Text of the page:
Use of social media in learning
Modern generation has seen a rapid development regarding technology, which plays an integral role in the lives of humans today. One of the significant technological developments evident today is social media, which has been adopted in various contexts including companies, social organizations, as well as learning institutions (Moran et al, 2011). Social media as a form of technological development can be described as the tools and platforms, which enable user-generated content through writing and uploading to a particular web page. In recent years, the use of social media has gradually penetrated into learning institutions, with some of the social media technologies used in these institutions including blogs, discussion forums, wikis, and sites such as Facebook, Twitter, LinkedIn, and YouTube (Roblyer et al, 2010). Undoubtedly, the explosion of the use of social media and social networking for teaching and learning can be based on various factors. Many instructors see social media as means through which more social constructivist and student-centered pedagogies may be designed in online environments, and this is because the media allow students to collaborate and contribute to e-learning environments in various ways (Ajjan & Hartshorne, 2008). In contrast to first generation e-learning tools, social media enables social learning and increases social interaction, which is integral to the teaching and learning processes (Madge et al, 2009). Social media has also been integrated into learning environments as it provides mechanisms for peer assessment, peer learning, as well as for the development of active learning communities of practice (Junco, 2012). Modern learning entails the creation of presentations or flashcards, doing video assignments, and taking notes from online platforms. Thomas & Thomas (2012) and Heiberger & Harper (2008) believe that all these rely heavily on social media platforms such as Facebook, Twitter, and YouTube, as these platforms enable learners to share information on created presentations or flashcards, video assignments, and notes obtained from other online avenues (Junco et al, 2011). Forming a significant part of this paper is a literature review section that gives details of previous studies or research focusing on the use of social media in learning.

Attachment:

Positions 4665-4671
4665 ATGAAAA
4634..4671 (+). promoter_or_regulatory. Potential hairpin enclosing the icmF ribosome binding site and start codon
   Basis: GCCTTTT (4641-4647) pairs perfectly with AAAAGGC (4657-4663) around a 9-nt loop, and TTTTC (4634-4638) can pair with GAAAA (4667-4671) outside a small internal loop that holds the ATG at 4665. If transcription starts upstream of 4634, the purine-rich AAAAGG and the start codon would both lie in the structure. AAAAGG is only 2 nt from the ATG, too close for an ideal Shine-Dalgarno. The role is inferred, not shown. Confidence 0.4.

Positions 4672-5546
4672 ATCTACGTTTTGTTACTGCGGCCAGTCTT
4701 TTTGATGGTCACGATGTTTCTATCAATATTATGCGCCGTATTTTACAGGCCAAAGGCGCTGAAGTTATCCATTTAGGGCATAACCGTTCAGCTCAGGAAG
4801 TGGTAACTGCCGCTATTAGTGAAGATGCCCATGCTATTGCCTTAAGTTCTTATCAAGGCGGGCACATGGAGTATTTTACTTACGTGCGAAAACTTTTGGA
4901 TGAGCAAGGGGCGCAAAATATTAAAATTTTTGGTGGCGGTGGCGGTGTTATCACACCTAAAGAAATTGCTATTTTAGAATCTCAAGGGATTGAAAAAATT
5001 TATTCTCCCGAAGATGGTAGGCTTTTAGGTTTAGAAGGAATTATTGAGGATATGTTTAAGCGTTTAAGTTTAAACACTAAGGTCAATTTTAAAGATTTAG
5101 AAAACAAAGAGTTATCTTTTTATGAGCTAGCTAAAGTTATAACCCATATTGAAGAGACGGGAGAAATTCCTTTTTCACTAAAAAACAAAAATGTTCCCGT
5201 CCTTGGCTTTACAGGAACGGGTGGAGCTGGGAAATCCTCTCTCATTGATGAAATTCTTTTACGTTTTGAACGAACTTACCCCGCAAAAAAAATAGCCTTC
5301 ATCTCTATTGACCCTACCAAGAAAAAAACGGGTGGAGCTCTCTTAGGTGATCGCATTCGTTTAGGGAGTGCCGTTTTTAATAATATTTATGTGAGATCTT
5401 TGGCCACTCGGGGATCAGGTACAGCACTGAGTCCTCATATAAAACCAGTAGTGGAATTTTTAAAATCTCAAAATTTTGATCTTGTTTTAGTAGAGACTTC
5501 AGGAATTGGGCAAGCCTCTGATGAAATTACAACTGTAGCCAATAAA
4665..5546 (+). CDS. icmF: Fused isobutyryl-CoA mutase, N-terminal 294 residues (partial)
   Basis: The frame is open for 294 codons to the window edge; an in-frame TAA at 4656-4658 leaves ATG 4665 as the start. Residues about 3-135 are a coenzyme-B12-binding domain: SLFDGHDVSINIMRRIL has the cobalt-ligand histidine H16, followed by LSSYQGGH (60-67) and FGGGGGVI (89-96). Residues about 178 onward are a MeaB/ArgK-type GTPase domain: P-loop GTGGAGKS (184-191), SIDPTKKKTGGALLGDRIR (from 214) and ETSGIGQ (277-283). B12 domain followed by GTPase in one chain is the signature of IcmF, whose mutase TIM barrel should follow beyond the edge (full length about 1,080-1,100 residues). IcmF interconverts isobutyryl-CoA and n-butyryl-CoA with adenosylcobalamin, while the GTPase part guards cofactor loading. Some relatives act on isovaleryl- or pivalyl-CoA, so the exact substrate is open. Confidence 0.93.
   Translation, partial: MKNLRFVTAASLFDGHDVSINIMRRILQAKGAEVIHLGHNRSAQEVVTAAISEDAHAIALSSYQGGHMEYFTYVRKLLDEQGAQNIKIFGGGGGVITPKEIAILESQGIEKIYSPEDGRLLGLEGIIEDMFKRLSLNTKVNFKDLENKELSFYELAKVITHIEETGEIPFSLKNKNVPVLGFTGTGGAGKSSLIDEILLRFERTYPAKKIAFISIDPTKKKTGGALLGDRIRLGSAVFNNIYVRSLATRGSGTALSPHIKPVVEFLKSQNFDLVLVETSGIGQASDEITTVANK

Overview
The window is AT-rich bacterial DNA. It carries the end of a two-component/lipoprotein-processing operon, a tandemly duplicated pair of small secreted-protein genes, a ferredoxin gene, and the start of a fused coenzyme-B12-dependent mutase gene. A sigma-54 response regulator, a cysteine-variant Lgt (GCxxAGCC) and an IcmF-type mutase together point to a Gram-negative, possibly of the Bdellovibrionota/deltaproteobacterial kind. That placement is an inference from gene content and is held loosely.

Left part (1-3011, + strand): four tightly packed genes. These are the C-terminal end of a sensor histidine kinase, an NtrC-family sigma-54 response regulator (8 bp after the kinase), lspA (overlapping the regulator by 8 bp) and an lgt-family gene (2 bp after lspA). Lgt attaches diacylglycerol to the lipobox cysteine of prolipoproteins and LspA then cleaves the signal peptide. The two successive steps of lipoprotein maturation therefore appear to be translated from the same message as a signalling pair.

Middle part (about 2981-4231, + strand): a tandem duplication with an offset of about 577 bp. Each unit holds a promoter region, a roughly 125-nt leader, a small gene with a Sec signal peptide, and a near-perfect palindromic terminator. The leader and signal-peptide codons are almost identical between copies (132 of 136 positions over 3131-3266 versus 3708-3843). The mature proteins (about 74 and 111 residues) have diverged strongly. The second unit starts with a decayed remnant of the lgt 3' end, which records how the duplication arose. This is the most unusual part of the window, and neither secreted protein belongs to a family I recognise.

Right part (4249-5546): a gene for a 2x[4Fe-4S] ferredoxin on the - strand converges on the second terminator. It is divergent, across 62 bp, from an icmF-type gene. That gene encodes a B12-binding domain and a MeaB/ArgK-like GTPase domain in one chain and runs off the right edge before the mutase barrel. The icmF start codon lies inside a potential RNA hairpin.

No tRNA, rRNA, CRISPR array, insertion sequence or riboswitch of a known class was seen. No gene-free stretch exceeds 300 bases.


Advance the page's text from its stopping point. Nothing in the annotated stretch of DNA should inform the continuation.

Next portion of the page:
Overview of the theoretical significance of selected articles
This paper interprets, reviews, and explores theories and ideas on the use of social media in learning from six scholarly journal articles. The selected articles are theoretically significant in various ways, one of them being that they give clear definitions of what social media are and how evident their increased use in modern learning institutions is. The selected articles also give a detailed and extensive discussion of why social media is used in learning institutions. In this case, the focus is on the specific reasons and factors that have influenced the use of social media in learning in institutions around the world. Moreover, the selected articles are theoretically significant because they explore the various ways through which social media is used in learning and its impact on teaching and learning in various institutions. Most importantly, the selected articles give an insight into the various learning institutions in various parts of the world that have emphasized the use of social media by both instructors and learners with the aim of achieving institutional goals and objectives.
Possible implications for intended research